Following a story by Te Ao with an advocate for the Muslim community, there was an outpouring of anti-Muslim and anti-foreigner comments online.
Dr Arama Rata works in the area of race relations and decolonisation and shared with Te Ao her thoughts on prejudice held by Māori towards immigrants, and how Māori can better understand their role in race relations in Aotearoa.
Xenophobia is a dislike of or prejudice against people from other countries.
Dr Arama Rata says, “Xenophobia and racism are learnt, they’re not something that we’re born with but, because this is a settler-colonial country, we’ve been brought into this white supremacist thinking, and so white supremacy absolutely operates in Māori communities just as it operates in all communities
"So part of our own efforts towards decolonisation means unlearning some of those things because we can’t decolonise the country without getting rid of racism.”
The story gave voice to an advocate for the Muslim community who felt his community had been ignored during the Royal Inquiry into the Christchurch terror attacks, and that racism persists. But the story received a brutal backlash on Te Ao online.
The story, published yesterday, received an overwhelming amount of unsympathetic comments from Māori and Pākehā, such as, "If you don't like it, leave", and, "welcome to our world".
Rata says that after the terror attacks on Christchurch there was an enormous outpouring from Māori showing support for the community that was affected there "but then we also see in light of your recent story that there are very strong racist views within our communities as well, so this provides us an opportunity to reflect on that racism that exists within our own communities.
"Use this is as a moment where we can listen to Muslim brothers and sisters and what they’re calling for, and work in solidarity with what they’re trying to achieve. Because, although they see the state as having failed them, leading to this awful tragedy, they haven’t been calling for increases in surveillance, and all these extra resources that we know would be directed by the state against our black and brown communities. So what we need to do is work together to build community relations. We need to strengthen our legislation around hate crime and hate speech, and we need to resource communities to be able to keep ourselves safe.”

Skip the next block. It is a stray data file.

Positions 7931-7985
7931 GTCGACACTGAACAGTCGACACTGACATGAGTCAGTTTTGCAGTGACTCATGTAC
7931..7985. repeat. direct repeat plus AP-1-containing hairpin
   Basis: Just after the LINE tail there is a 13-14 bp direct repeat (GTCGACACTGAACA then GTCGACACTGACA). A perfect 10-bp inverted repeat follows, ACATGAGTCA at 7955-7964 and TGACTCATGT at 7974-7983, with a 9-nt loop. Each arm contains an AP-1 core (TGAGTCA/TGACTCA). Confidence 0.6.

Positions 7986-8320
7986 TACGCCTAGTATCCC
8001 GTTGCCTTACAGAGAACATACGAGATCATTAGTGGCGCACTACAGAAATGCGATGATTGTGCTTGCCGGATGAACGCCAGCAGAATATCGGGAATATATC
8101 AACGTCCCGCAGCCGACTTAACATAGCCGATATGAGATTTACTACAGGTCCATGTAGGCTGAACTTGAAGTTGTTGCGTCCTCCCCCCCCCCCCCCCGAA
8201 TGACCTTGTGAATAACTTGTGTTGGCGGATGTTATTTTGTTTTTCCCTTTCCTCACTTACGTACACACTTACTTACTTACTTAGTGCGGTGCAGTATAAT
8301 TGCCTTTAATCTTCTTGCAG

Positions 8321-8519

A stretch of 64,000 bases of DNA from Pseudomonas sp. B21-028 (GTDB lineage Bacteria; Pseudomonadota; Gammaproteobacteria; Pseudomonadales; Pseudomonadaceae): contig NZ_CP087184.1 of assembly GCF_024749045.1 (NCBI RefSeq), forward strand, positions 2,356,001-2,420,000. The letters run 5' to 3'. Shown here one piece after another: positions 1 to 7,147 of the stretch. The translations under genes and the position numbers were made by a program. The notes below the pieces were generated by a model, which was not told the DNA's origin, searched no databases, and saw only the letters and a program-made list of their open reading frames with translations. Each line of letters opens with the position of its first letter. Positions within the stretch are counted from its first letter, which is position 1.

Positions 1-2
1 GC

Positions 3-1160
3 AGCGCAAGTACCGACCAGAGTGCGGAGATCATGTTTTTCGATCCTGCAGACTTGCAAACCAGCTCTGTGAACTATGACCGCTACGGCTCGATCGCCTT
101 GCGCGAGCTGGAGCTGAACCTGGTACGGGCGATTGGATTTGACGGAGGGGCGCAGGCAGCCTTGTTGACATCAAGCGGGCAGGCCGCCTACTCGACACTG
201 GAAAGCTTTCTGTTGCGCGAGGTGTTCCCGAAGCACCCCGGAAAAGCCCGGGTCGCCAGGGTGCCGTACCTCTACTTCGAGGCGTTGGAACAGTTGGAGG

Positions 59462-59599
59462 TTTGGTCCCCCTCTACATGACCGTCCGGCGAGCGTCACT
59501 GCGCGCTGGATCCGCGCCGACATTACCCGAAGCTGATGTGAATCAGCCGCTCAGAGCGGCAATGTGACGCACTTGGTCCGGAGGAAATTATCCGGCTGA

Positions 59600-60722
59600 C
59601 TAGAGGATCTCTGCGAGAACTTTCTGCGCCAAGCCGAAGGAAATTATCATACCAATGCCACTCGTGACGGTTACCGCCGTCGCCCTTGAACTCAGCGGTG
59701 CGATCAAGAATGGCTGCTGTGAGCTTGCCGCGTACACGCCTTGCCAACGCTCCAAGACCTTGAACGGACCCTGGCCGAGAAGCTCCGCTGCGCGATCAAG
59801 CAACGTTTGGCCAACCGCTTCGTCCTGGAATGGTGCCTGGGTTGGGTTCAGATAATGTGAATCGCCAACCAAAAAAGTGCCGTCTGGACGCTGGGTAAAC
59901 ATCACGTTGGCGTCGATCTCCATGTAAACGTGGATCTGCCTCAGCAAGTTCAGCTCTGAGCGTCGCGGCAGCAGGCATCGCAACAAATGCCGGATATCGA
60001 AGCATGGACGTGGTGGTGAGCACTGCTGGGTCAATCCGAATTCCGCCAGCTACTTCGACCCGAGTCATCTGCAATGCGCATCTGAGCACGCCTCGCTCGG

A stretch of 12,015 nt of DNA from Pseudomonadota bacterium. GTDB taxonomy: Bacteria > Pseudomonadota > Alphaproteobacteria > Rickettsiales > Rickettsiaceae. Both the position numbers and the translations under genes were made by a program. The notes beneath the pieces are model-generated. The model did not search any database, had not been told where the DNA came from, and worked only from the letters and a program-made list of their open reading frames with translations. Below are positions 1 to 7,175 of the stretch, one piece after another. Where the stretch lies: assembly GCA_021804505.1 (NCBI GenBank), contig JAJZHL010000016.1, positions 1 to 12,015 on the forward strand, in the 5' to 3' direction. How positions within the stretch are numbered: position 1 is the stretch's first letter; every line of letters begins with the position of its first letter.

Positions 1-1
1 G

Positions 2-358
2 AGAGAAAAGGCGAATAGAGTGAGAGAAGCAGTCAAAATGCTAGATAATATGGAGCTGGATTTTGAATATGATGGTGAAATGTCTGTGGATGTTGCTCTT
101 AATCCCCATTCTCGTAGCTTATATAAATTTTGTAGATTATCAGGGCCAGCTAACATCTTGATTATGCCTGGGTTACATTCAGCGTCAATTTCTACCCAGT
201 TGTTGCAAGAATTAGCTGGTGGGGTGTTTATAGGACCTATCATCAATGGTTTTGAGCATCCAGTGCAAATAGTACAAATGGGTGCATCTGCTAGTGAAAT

Rata says there seems to be a really artificial separation between issues that affect Māori and issues that affect other racialised communities, "when in fact racism affects us all. The same white supremacist thinking that led to the terrorist attack in Christchurch also leads to Māori babies being uplifted, also leads to us being overrepresented in the justice system and these types of things. So, if we’re going to address racism, that means addressing all forms of racism, even when it occurs in our own communities.”
The comments reveal a deeply ingrained ignorance among New Zealanders, despite the horrific events 22 months ago.
“Some people look at the problem of racism and think that it’s too big to tackle but we have to remember that racism didn’t always exist here. That was brought over by our colonisers. So, if we’re looking for a solution to racism, we have our own whakaaro Māori that we can turn to, with our own indigenous ideas and concepts that provide an alternative.
"There is some really great beautiful community-building work being done, for example Ngāti Whātua, where it'sholding community hui, inviting different racialised people together to wānanga, to build relationships across our different communities that’s not being dictated by the state at all. These are opportunities to build bridges, to listen to each other’s perspectives.”
Rata says it’s not a competition as to who experiences more racism but it’s about learning from each other and working in solidarity to dismantle racism.